A district court evaluates a proposed class settlement through the lens of a fiduciary in protecting and representing the interests of the settlement class.13 Post-CAFA, some courts evaluating coupon-based class action settlements have interpreted CAFA to require a “heightened scrutiny” of coupon settlements.14 On the other hand, other courts have concluded that the CAFA requirements for evaluating coupon settlements simply track the traditional Rule 23(e) requirements of fairness, reasonable and accuracy.15
The devil in the details of a coupon-based settlement subject to CAFA, of course, is trying to determine the value attributable to the coupons prior to final approval. Plaintiffs' counsel sometimes use expert testimony to try to establish the “redemption value” of the coupons in order to provide courts with evidence to support their requested fee award. In addition, the settlement agreement nearly always allows settlement class members to “claim in” prior to final approval (i.e., file a claim for benefits) so the number of settlement class members requesting coupons in advance of final approval will be known to the court. Historically, courts have considered these and other factors when determining the “value” of settlements that contain a coupon component for purposes of determining a reasonable attorneys' fee.16
In a recent decision, the Ninth Circuit interpreted CAFA in a manner that could significantly limit the use of coupons in settlements. In re HP Inkjet Printer Litigation is a consolidated proceeding that resolved pursuant to a nationwide class settlement providing coupons and injunctive relief to the settlement class members.17
In connection with final approval of the settlement, the district court approved a $1.5 million attorneys' fee award (and nearly $600,000 in costs). Certain objectors appealed the order granting final approval of the settlement and the attorneys' fee award. The Ninth Circuit agreed with the objectors and vacated, reversed and remanded the order awarding the fee.18 The court held that the portion of the attorneys' fees attributable to the coupon component must be based on the actual redemption value of the coupons (rather than with reference to the “ultimate value” of the settlement) in order to comply with CAFA.19
In re HP Inkjet Litigation consolidated three separate consumer class actions alleging that HP engaged in unfair business practices relating to its inkjet printers' use of ink cartridges.20 In August 2012, more than five years after the first action was filed and after extensive motion practice and discovery, the parties agreed to a class settlement that included: (1) up to $5 million in “e-credits” (ranging in value from $2 to $6) redeemable by eligible settlement class members for printers and printer supplies on HP's website; (2) injunctive relief requiring HP to make certain disclosures regarding the inkjet printers and cartridges; (3) up to $950,000 for class notice and settlement administration costs and (4) up to $2.9 million in attorneys' fees and expenses.21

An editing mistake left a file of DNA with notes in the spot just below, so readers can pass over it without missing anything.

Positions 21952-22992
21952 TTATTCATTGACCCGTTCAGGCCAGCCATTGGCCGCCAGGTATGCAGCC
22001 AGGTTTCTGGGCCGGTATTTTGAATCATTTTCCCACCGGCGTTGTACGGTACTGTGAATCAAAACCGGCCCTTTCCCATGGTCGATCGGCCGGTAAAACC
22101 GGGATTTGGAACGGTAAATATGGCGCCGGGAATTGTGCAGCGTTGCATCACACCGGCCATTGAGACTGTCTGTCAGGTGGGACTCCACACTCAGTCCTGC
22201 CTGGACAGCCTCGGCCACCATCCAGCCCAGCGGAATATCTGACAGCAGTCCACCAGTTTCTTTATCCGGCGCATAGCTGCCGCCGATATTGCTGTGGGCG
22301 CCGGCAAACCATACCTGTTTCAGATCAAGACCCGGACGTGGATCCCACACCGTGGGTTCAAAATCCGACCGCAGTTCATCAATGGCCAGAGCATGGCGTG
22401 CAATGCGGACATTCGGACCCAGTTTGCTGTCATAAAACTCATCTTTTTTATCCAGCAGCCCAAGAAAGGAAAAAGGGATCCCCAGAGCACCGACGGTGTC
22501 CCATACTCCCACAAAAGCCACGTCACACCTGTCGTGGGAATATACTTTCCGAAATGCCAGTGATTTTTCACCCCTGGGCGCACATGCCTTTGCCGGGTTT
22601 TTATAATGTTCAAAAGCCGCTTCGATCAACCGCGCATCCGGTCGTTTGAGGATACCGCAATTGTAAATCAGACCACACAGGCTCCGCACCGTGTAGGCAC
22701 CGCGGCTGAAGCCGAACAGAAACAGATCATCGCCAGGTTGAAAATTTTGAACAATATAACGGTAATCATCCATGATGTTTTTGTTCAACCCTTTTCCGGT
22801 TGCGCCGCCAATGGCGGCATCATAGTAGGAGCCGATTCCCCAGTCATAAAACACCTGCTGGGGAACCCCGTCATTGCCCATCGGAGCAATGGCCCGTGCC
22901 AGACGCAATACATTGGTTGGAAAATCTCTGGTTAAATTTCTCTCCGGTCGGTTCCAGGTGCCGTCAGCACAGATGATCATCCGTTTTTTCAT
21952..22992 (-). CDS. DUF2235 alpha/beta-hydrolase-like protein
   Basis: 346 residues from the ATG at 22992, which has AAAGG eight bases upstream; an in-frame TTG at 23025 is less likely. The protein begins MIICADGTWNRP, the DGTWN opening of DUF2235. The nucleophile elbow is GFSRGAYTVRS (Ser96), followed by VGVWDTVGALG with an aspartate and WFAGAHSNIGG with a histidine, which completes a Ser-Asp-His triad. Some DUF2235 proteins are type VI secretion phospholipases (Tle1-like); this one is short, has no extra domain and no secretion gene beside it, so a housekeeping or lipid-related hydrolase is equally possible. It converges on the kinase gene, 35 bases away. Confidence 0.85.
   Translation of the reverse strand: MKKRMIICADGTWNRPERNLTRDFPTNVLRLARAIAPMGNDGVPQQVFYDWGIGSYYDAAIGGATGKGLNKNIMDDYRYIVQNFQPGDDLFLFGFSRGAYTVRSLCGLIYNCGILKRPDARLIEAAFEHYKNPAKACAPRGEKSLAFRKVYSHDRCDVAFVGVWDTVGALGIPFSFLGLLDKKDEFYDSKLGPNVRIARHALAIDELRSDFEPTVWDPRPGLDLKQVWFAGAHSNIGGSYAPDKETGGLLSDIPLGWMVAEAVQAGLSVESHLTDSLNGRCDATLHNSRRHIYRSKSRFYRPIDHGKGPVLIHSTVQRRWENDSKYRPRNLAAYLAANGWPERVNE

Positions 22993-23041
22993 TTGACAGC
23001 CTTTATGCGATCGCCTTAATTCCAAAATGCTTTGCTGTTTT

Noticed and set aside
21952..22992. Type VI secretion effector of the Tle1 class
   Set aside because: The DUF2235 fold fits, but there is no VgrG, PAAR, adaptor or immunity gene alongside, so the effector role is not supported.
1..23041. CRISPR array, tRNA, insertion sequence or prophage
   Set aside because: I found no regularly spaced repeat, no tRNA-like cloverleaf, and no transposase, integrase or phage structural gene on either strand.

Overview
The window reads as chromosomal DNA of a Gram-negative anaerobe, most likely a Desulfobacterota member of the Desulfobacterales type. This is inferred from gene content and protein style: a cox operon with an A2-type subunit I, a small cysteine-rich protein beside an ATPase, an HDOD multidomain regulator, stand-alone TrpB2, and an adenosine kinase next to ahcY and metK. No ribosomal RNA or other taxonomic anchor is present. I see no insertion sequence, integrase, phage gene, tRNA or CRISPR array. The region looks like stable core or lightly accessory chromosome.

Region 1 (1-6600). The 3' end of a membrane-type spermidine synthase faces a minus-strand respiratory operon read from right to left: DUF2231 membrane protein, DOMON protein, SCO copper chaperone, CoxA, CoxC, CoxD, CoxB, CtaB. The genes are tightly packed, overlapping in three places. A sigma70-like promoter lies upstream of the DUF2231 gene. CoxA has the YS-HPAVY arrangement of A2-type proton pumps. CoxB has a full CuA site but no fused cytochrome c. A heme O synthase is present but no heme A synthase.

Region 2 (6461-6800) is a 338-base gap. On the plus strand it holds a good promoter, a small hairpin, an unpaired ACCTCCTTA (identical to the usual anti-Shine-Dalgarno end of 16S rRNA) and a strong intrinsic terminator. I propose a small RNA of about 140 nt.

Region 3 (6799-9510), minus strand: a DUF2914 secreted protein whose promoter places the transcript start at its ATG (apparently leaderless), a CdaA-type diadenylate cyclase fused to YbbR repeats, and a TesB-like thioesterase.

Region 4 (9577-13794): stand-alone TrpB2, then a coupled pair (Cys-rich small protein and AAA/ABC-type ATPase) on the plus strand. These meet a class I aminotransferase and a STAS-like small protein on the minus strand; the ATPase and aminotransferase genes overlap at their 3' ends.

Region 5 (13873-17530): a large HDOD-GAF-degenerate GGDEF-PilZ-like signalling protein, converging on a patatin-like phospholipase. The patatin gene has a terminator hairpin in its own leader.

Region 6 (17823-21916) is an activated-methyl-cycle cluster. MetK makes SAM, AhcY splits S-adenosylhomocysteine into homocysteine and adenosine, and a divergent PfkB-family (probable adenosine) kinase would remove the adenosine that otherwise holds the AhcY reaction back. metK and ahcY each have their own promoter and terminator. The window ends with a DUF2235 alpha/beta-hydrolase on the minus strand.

After the district court granted preliminary approval of the settlement and directed notice be provided to settlement class members, it held a fairness hearing to determine whether to grant final approval to the settlement. Five objectors formally objected to the settlement, including specifically to class counsel's requested fee award. The district court overruled the objections and entered an order granting final approval of the settlement. In addition, in a separate ruling that was not released for publication, the district court substantially reduced the requested attorneys' fee from $2.3 million to $1.5 million.22
In calculating the attorneys' fee award, the district court held that the “lodestar method” (i.e., calculating a fee award by multiplying hours the attorneys reasonably spent by a reasonable hourly rate) was applicable based upon Section 1712(b)(1) of CAFA, and that the results actually achieved are the key consideration for determining the reasonableness of the attorneys' fee.23 In this case, the parties had structured the settlement so that the claim period expired prior to the fairness hearing, so the district court knew how many claims had been submitted requesting the “e-credits” (122,410 claims out of a settlement class of more than 13,000,000 people).24 Acknowledging that the e-credits were coupons worth significantly less than their face value, but also recognizing the injunctive relief did confer some benefit on class members, the court estimated the ultimate value of the settlement to be $1.5 million. Concluding that it could not properly award fees in an amount greater than the value of the settlement itself, the court ordered HP to pay a reduced lodestar amount of $1.5 million and $596,990.70 in costs.25
On appeal, the Ninth Circuit reviewed the lower court's attorneys' fee award and concluded that the district court had misinterpreted Section 1712 of CAFA, the provision pertaining to attorneys' fees.26 At the outset, the court had no difficulty finding that the e-credits operated as coupons for purposes of CAFA, and further observed that they likely would provide little value to class members because they were low value, non-transferable, expired within a short time after their issuance, and could not be aggregated.27